EEOC Scheduling Order

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An EEOC scheduling order is a formal document issued by an EEOC Administrative Judge that sets out the timeline and deadlines for various stages of the EEOC hearing process. This Order is typically issued just prior to the start of the hearing process after the Complainant receives the EEOC Acknowledgment Order. More information may be obtained through the EEOC 

Here are some key aspects of an EEOC scheduling order (excerpted from an actual EEOC Scheduling Order):

CASE IDENTIFICATION: The scheduling order will typically include the names of the parties involved, the date the charge of discrimination was filed, and the EEOC charge number.

INITIAL CONFERENCE:  The date, time, and method of the Initial Conference will be stipulated as well as what will generally be covered at the conference.  More details concerning the Initial Conference will be provided in a later article on .

MOTIONS:  Deadlines will be set forth as to when to file a motion to amend or consolidate must be filed.  Typically, seven calendar days from the date of the Scheduling Order

DISCOVERY: The Order will NOT permit initiation of discovery until specifically authorized by the assigned EEOC Administrative Judge. Be very cautions concerning discovery procedures and requests.

SUBMISSION REQUIREMENTS: The Order will Cleary explain how to make submissions whereas the Case Management Order, usually issued after the Initial Conference, will provide detailed instructions regarding requirements of correspondence and communications.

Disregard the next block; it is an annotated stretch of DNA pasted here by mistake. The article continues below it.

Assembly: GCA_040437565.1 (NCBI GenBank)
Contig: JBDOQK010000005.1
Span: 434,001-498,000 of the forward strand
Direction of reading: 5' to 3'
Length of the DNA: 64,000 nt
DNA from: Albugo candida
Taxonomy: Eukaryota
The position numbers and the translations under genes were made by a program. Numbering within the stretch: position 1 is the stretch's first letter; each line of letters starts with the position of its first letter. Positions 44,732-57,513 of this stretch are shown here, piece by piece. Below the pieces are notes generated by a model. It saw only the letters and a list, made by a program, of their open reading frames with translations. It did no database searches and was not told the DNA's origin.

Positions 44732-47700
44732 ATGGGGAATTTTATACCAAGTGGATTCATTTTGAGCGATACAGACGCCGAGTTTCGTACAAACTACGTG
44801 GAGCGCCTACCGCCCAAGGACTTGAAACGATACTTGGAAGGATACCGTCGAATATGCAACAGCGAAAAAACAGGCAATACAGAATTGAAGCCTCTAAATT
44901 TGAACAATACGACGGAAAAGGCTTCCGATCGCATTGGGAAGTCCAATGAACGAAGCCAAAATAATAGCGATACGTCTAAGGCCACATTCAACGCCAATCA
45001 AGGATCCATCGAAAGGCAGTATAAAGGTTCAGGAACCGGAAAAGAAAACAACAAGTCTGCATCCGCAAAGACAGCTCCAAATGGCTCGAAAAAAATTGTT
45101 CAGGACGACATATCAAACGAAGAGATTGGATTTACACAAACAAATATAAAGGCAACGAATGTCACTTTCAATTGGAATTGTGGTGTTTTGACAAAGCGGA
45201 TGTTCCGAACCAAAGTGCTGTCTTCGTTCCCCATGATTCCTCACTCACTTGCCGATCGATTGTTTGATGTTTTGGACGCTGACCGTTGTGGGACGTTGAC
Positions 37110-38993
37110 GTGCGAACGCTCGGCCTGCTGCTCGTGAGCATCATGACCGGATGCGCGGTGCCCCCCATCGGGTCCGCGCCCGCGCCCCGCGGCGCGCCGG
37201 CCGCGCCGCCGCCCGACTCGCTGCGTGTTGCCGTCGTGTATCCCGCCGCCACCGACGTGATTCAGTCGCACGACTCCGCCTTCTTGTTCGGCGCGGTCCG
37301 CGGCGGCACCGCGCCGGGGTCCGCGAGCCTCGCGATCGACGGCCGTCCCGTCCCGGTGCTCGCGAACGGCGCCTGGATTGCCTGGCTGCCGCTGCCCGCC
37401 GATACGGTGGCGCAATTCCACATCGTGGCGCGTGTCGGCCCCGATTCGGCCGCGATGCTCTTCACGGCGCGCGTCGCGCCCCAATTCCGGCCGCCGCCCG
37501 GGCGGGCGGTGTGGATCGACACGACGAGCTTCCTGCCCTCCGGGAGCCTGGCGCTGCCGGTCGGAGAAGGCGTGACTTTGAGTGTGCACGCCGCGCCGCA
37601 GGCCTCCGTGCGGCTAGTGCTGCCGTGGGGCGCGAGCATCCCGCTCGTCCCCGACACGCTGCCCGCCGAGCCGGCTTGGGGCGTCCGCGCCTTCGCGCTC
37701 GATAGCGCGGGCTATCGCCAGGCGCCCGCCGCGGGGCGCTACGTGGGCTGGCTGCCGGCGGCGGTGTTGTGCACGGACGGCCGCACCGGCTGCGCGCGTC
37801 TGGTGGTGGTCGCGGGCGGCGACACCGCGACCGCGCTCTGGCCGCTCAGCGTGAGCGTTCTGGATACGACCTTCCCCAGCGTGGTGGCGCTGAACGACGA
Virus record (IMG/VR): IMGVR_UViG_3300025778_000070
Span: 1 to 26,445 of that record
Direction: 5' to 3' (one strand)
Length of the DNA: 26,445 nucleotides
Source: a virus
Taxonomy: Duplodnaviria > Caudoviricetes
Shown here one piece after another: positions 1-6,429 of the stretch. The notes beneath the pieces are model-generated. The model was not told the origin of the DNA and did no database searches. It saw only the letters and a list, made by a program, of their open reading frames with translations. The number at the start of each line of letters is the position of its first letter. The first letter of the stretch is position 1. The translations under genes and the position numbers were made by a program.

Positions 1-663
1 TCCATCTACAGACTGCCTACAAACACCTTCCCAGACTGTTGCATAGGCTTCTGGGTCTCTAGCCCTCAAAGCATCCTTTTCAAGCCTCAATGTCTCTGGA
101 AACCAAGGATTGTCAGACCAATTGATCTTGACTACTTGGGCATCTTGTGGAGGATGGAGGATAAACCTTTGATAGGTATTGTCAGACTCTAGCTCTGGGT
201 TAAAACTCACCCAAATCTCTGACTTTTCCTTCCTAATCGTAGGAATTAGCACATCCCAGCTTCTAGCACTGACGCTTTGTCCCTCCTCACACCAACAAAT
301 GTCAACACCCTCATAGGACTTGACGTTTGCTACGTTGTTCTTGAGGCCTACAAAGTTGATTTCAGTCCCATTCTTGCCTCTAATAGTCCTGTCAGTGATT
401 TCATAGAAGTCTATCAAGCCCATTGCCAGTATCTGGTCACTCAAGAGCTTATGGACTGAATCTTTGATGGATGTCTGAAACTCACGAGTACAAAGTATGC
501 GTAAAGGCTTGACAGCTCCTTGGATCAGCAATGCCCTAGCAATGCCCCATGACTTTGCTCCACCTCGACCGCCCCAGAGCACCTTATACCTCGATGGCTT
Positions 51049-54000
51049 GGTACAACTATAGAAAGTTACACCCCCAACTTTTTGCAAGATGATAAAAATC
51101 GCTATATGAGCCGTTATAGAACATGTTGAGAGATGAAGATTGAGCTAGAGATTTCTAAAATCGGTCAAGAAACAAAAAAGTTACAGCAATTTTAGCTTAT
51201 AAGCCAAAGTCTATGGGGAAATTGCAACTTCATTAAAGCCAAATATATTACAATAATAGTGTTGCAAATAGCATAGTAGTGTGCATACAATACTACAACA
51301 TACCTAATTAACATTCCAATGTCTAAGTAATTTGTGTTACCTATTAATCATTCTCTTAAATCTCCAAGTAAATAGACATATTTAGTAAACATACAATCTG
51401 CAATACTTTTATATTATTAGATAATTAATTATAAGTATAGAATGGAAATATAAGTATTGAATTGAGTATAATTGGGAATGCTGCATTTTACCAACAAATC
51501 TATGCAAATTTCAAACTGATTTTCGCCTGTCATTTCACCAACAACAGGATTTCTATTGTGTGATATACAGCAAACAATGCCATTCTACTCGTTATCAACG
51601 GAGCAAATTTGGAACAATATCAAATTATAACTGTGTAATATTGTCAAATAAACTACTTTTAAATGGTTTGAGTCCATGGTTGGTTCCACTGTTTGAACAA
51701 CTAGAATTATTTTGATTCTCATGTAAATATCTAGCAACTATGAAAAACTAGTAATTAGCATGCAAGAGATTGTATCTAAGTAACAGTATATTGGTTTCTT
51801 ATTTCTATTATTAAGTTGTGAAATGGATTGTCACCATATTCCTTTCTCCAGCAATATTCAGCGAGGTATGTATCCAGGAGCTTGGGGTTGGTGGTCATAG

SETTLEMENT:  The Order will direct the parties to contact each other and define claims and discuss settlement.  Parties will need to report on their efforts and progress at the Initial Conference.  

SANCTIONS:  The Order will identify sanctions that may be imposed for failure to follow the Order.  These sanctions apply throughout all Orders issued by the EEOC.

It is important the EEOC Complainant read and fully understand all order’s issued by the EEOC in connection with their complaint.  Failure to do so could have significant implications.  Also realize that any adjustment to dates provided in any EEOC Order (as well as any other forum such as MSPB), must have the approval of the Administrative Law Judge.  


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